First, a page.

The Fort Worth Stockyards : “She’s Been Everywhere, Man!”
Fort Worth Stockyards
Nothing embodies Western heritage better than the Fort Worth Stockyards National Historic District in Fort Worth, Texas. From the original brick walkways to the wooden corrals, every inch of the Stockyards tells the true history of Texas’s famous livestock industry. Between 1866 and 1890, drovers trailed more than four million head of cattle through Fort Worth. The city soon became known as “Cowtown.” When the railroad arrived in 1876, Fort Worth became a major shipping point for the livestock, so the city built the Union Stockyards and the Livestock Exchange Building, which housed the many livestock commission companies. It became known as “The Wall Street of the West.” With the success of the stockyards themselves, construction soon began on the Cowtown Coliseum which served as a grand show barn for the livestock and housed the very first indoor rodeo in America.
During the World Wars, The Fort Worth Stocktyards played a vital role. In WWI, they had the largest horse and mule market in the world, supplying military officers from Allied countries with transportation animals for the war effort. During World War II, the Fort Worth Stockyards processed 5,277,496 head of livestock, making 1944 the peak year of the entire operation. Unfortunately, soon after the war was over, the decline of the Stockyards began with the new found popularity of the cost effective trucking industry rather than the railroad. Today, you can visit the Stockyard Museum in the original exchange building and, true to its history, the Stockyards still hosts the world’s only twice-daily cattle drive. Besides the hundreds of unique dining and shopping experiences now offered while walking the cobblestone streets, The Fort Worth Stockyards National Historical District is one of Texas’ most popular tourist destinations for its beloved western history and Texas lifestyle culture.
The Road Trip:
As a native Californian, it was important for me to visit the stockyards before I could consider myself an honorary Texan on my tenth year of living in Texas. Thankfully, one of my very best friends lived near Fort Worth for a short time, so on one our visits we made plans to spend a day visiting The Fort Worth Stockyards with her! She is a native Texan and an avid lover of its history and culture so she took us to some of her favorite places within the historic district. We had a drink and stuck a dollar on the wall at The Basement Bar, the oldest bar in Fort Worth also known as the “World’s Smallest Honky Tonk.” We shopped at the wonderful smelling western wear shops filled with handmade leather goods and genuine cowboy hats. Of course, we didn’t miss out on the cattle drive!! The power of that many longhorns and horses all moving in unison is something I’ll never forget. We couldn’t begin to check out all the places the stockyards has to offer in a single afternoon, so we hope to be back soon!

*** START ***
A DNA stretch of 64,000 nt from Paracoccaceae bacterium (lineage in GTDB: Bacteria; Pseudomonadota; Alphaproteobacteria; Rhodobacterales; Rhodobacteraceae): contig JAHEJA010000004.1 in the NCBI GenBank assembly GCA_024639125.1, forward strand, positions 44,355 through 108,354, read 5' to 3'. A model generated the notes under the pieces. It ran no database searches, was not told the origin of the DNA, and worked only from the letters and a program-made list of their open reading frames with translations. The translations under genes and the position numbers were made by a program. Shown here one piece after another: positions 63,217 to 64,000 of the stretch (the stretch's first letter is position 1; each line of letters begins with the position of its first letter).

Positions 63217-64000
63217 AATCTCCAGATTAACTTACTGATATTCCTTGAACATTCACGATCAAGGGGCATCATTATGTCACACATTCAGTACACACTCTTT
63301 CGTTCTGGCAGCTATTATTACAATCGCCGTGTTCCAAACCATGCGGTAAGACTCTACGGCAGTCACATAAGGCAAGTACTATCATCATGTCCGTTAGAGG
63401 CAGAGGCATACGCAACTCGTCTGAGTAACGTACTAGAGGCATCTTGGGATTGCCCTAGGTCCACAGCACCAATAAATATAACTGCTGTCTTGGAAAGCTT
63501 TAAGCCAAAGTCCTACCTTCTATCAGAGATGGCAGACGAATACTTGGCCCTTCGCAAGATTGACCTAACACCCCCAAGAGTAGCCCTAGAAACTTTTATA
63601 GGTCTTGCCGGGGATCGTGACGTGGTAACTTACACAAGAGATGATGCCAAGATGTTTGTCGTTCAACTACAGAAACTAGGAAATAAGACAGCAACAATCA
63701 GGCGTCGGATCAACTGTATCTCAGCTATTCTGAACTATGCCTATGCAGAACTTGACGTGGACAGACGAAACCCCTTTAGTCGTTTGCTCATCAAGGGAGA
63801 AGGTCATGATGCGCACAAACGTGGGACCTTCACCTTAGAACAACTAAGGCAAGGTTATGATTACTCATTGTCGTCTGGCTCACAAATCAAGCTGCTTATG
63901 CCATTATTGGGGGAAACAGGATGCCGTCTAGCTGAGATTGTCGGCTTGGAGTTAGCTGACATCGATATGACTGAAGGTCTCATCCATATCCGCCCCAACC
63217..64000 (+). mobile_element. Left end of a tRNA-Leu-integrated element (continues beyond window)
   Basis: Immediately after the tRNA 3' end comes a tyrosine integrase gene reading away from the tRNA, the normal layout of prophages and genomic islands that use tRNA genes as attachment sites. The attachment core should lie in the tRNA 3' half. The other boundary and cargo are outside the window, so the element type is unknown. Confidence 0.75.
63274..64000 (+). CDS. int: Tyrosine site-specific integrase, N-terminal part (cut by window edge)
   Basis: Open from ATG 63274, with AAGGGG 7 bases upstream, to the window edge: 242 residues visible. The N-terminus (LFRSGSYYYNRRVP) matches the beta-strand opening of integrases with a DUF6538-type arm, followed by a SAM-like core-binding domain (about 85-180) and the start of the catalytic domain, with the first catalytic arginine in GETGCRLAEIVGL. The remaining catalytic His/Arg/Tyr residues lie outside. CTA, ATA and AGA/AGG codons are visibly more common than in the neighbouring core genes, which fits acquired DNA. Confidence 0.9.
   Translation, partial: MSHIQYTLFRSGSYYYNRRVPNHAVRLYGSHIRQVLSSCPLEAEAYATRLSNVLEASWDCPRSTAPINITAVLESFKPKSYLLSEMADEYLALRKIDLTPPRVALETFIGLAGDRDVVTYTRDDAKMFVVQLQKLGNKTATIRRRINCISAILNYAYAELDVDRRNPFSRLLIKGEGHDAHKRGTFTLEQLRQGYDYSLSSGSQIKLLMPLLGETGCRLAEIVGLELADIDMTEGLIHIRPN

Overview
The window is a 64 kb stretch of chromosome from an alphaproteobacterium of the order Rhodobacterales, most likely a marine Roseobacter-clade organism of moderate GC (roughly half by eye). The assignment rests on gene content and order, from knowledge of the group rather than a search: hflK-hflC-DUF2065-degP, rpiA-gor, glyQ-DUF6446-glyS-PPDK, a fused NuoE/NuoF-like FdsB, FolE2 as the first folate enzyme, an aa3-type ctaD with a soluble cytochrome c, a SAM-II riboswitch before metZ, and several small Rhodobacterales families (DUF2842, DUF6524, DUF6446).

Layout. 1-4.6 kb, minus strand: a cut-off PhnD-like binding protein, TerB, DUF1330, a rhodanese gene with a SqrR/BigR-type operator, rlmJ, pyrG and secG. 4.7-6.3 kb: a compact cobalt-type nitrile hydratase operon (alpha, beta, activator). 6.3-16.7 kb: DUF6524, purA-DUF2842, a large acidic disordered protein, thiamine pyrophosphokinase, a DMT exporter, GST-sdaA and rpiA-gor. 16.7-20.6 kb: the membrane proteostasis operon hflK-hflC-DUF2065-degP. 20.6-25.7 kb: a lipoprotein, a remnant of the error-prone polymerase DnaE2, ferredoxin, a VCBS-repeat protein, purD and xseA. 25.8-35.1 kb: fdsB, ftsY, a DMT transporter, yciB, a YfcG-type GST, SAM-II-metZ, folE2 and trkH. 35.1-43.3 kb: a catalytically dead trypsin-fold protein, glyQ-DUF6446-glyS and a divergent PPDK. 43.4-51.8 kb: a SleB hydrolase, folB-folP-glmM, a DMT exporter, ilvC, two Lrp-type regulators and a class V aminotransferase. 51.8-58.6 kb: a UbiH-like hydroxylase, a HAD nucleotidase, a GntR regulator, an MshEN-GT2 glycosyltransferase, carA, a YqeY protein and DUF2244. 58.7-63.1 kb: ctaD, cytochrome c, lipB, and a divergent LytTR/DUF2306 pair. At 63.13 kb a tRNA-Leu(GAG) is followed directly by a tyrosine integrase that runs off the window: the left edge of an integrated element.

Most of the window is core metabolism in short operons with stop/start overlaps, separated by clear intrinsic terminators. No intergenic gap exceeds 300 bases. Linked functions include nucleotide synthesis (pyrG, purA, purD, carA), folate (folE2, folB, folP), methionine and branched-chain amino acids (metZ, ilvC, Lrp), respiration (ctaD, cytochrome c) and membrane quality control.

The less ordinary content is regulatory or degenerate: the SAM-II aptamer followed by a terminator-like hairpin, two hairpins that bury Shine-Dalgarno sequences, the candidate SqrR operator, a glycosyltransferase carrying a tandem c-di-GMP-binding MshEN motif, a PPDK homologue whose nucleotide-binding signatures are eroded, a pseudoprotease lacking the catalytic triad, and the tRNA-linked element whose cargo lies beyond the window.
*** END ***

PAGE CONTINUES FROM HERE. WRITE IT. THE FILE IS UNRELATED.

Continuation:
I chose to paint the Fort Worth Stockyards because I feel that there’s no other place in the world that represents authentic western history as well as this iconic place. Because of its history, it was important for me to include the longhorns from the cattle drive into my painting. When I saw this blue truck and southern inspired pin-up photo taken by Trent Sherill with Trent Sherill Photography, I knew the styling and colors would set ideally into the scene I had imagined for the composition of the artwork. The detailed architecture in this painting was also very important to me, so I took time working out the design using a combination of reference photos I took while I was standing under the cattle drive sign on our trip. The bricks and small details are what make the painting come to life in my opinion! The final artwork was hand painted in Alpha 6 automotive enamels on a 12”x24” canvas.
In this post I have shown limited photos of the completed painting. The final “Fort Worth Stockyards” painting and the 9 other Americana inspired paintings in this collection will be fully revealed in person at the “She’s Been Everywhere, Man!” Gallery Show and online in April, 2022. For your chance to purchase an original piece in the collection or snag a signed and numbered print, become a “She’s Been Everywhere Insider” here, and subscribe to my newsletter!
All ten original paintings, giclee prints, posters, and postcard gift sets will be available for purchase in person and online at asphaltcanvascustomart.com on April 22, 2022!
The final “Fort Worth Stockyards ” Painting. Become a “She’s Been Everywhere Insider” here, and subscribe to my newsletter!
All ten original paintings, giclée prints, posters, and postcard gift sets are now available for purchase here!
WHAT IS “SHE’S BEEN EVERYWHERE, MAN!”:
“She’s Been Everywhere, Man!” is an innovative collection of ten original paintings, in automotive enamel paint, that depict women driving vintage classic and custom cars to some of our county’s most historic and iconic locations. The series title was originally inspired by the lyrics of the Johnny Cash song, “I’ve Been Everywhere”. After restoring my 1966 Jeepster with my dad, and traveling cross country in it with my family, I realized that America’s rich history is ONLY defined by our willingness to maintain the things and preserve the places that established our unique, cultural identity in the world that is AMERICANA! Through my art and personal story, I want to start a conversation on the importance of maintaining and preserving the things and places of our past, to inform and ultimately benefit our future generations.
My image inspiration for this series stems from WPA travel posters, old school paint-by-numbers, aviation nose art, and my own favorite photos from family road trips. You can check out these images and more over on my Pinterest.
To see more artwork and stories from this unique series of paintings just click here!